YVAN KEEPS IT IN THE FAM­ILY

Southern Gazette (South Perth) - - LIFESTYLE - Tanya MacNaughton

SPARE Parts Pup­pet The­atre has played a big role in the­atre maker Sally Richard­son’s fam­ily.

Richard­son, who grew up in Como, wrote her show Splat! for the pup­petry com­pany, where it pre­miered in 2007 fea­tur­ing the fa­ther of her three chil­dren, dancer Ste­fan Karls­son.

Now their 19-year-old son Yvan Karls­son will per­form in the work when it has a re­turn sea­son for the school hol­i­days.

“Artis­tic di­rec­tor Philip Mitchell of­fered him (Yvan) the show and I ac­tu­ally didn’t know he was do­ing it un­til much later,” Richard­son said.

“It’s funny be­cause Yvan ob­vi­ously saw it a lot when he was lit­tle and my boys very much in­spired the show.

“But he’d seen it so many times, he used to sit in re­hearsal with his Nin­tendo be­cause he said he was over it; we cer­tainly never imag­ined that some years later Yvan would be on the same stage per­form­ing in it.”

Yvan was se­lected last year for Spare Parts’ First­Hand emer­gent pup­petry train­ing pro­gram and will be joined in Splat! by fel­low dancer Imanuel Dado and Bec Bradley.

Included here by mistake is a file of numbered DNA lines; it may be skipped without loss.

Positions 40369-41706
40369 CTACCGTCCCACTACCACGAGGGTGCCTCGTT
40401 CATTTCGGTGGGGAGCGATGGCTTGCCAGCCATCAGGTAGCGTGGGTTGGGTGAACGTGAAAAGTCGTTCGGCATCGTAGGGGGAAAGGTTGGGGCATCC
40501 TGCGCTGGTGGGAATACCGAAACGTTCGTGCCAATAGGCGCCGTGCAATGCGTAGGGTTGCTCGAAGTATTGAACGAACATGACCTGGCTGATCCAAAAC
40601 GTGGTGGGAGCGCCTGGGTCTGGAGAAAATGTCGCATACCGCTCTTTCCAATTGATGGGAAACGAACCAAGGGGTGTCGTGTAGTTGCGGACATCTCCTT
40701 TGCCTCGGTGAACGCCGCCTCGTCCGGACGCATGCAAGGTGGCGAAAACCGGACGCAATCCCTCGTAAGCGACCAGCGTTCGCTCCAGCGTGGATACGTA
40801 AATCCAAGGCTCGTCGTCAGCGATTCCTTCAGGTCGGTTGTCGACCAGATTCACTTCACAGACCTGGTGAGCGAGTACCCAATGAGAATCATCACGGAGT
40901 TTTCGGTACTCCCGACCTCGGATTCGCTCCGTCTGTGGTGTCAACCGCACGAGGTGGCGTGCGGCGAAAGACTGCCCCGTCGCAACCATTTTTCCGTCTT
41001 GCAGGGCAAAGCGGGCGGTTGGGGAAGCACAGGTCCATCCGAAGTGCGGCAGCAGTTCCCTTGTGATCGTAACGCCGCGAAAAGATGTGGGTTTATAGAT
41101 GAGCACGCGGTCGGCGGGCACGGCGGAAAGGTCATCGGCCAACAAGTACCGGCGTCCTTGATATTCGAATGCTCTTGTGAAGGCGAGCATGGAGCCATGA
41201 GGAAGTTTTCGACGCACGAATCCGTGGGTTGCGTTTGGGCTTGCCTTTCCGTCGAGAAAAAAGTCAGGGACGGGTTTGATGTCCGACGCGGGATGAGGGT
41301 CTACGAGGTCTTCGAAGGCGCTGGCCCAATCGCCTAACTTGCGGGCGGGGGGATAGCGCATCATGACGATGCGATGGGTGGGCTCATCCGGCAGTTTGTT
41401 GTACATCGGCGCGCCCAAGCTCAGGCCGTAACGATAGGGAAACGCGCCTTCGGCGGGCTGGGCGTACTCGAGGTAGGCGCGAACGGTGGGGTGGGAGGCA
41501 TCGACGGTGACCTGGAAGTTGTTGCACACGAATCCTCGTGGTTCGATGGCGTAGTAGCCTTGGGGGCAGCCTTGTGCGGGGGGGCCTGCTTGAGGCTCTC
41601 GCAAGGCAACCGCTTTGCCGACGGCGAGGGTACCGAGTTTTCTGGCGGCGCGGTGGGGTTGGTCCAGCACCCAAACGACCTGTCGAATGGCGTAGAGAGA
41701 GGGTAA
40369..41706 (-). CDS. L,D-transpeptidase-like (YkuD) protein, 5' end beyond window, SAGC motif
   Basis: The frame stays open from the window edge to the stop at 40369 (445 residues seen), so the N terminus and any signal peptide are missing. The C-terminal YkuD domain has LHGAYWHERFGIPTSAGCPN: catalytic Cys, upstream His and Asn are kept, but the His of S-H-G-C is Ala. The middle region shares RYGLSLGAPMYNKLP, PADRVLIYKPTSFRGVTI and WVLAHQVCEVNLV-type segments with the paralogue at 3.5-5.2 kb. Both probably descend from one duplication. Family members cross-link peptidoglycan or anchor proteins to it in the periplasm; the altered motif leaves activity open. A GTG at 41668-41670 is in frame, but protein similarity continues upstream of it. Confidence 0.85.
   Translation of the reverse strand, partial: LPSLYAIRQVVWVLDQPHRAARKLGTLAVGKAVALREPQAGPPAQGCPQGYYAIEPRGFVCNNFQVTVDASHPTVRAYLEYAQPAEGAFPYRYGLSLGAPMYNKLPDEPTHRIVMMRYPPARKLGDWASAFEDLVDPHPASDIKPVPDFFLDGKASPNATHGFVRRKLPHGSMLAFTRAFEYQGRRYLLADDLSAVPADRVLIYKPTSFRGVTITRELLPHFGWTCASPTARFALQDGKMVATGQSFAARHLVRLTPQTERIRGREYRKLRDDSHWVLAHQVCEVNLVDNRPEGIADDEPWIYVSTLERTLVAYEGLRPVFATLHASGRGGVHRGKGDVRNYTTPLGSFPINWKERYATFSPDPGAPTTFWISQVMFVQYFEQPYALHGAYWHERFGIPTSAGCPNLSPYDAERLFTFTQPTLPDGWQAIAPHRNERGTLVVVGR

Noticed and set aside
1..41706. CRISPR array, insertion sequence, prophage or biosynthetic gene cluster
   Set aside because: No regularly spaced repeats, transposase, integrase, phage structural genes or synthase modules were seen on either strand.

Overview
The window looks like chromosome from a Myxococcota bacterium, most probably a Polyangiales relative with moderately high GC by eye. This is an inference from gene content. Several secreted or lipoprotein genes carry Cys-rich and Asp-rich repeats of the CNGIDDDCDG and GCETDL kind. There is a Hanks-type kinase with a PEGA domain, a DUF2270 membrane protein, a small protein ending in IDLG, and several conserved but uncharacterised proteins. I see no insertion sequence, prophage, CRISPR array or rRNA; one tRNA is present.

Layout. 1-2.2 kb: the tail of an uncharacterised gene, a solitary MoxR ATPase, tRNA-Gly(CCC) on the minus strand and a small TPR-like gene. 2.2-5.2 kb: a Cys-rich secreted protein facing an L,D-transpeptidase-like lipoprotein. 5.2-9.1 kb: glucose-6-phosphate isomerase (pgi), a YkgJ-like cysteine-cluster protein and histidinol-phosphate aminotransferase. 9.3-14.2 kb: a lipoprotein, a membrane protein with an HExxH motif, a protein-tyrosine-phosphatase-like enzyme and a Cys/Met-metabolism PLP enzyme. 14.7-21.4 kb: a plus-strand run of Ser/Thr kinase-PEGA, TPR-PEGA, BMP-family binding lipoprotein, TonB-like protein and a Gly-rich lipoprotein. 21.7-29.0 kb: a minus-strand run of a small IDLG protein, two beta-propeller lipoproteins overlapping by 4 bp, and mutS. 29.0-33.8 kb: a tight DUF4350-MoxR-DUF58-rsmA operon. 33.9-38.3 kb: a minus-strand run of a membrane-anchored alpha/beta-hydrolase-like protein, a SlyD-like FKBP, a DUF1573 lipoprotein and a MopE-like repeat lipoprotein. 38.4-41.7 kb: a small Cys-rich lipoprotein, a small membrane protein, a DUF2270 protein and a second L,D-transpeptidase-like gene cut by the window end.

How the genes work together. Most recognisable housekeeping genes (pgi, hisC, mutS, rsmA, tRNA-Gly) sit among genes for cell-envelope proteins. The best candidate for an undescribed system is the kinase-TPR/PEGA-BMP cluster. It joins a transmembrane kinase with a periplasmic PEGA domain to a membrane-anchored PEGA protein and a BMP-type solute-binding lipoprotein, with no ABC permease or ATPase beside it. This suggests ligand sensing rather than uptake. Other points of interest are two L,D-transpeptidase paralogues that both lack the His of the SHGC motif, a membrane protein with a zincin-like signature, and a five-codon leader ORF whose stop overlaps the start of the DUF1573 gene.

“Yvan and Imanuel, who is also new to the show, are both from a dance back­ground and have just brought so much ex­cit­ing phys­i­cal­ity,” she said.

“They’re young guys and their moves are a lit­tle bit more funky and cool. They have that youth­ful en­thu­si­asm that’s in­fec­tious.”

The 50-minute, fast-paced pro­duc­tion was cre­ated for ages three and older and mixes pup­petry with black the­atre, cir­cus, an­i­ma­tion and paper play.

“It sounds really ba­sic but it’s about how a square, tri­an­gle and cir­cle get on with each other,” Richard­son said.

“The square is red, the tri­an­gle is yel­low and the cir­cle is blue. It looks at mood and per­son­al­ity and about how to make friends.

“But it’s also about learn­ing to play through ac­tiv­ity; paint­ing and draw­ing and the idea of blend­ing colour to mix and match, and re­mind­ing peo­ple you can turn a piece of paper into a whole uni­verse.

“I also wanted to cre­ate a show where kids could make a lot of noise, so it’s all non­ver­bal to mu­sic.”

Richard­son said her cen­tral aim had been to make a show re­flect­ing our need to be treated as in­di­vid­u­als.

“All three of my chil­dren are very dif­fer­ent and it amazes me when peo­ple make all sorts of gen­er­al­i­sa­tions,” she said.

“Par­tic­u­larly in times like ours, it’s so im­por­tant to un­der­stand em­pa­thy and ac­cep­tance about peo­ple who might be dif­fer­ent.

“Stereo­types are dam­ag­ing which­ever way you look at them, but to try and make a show that would ap­peal to both boys and girls was the real aim, and I think we’ve done that.”

Pic­ture: Jon Hew­son www.com­mu­ni­typix.com.au d455677

Writer Sally Richard­son with Yvan Karls­son.n

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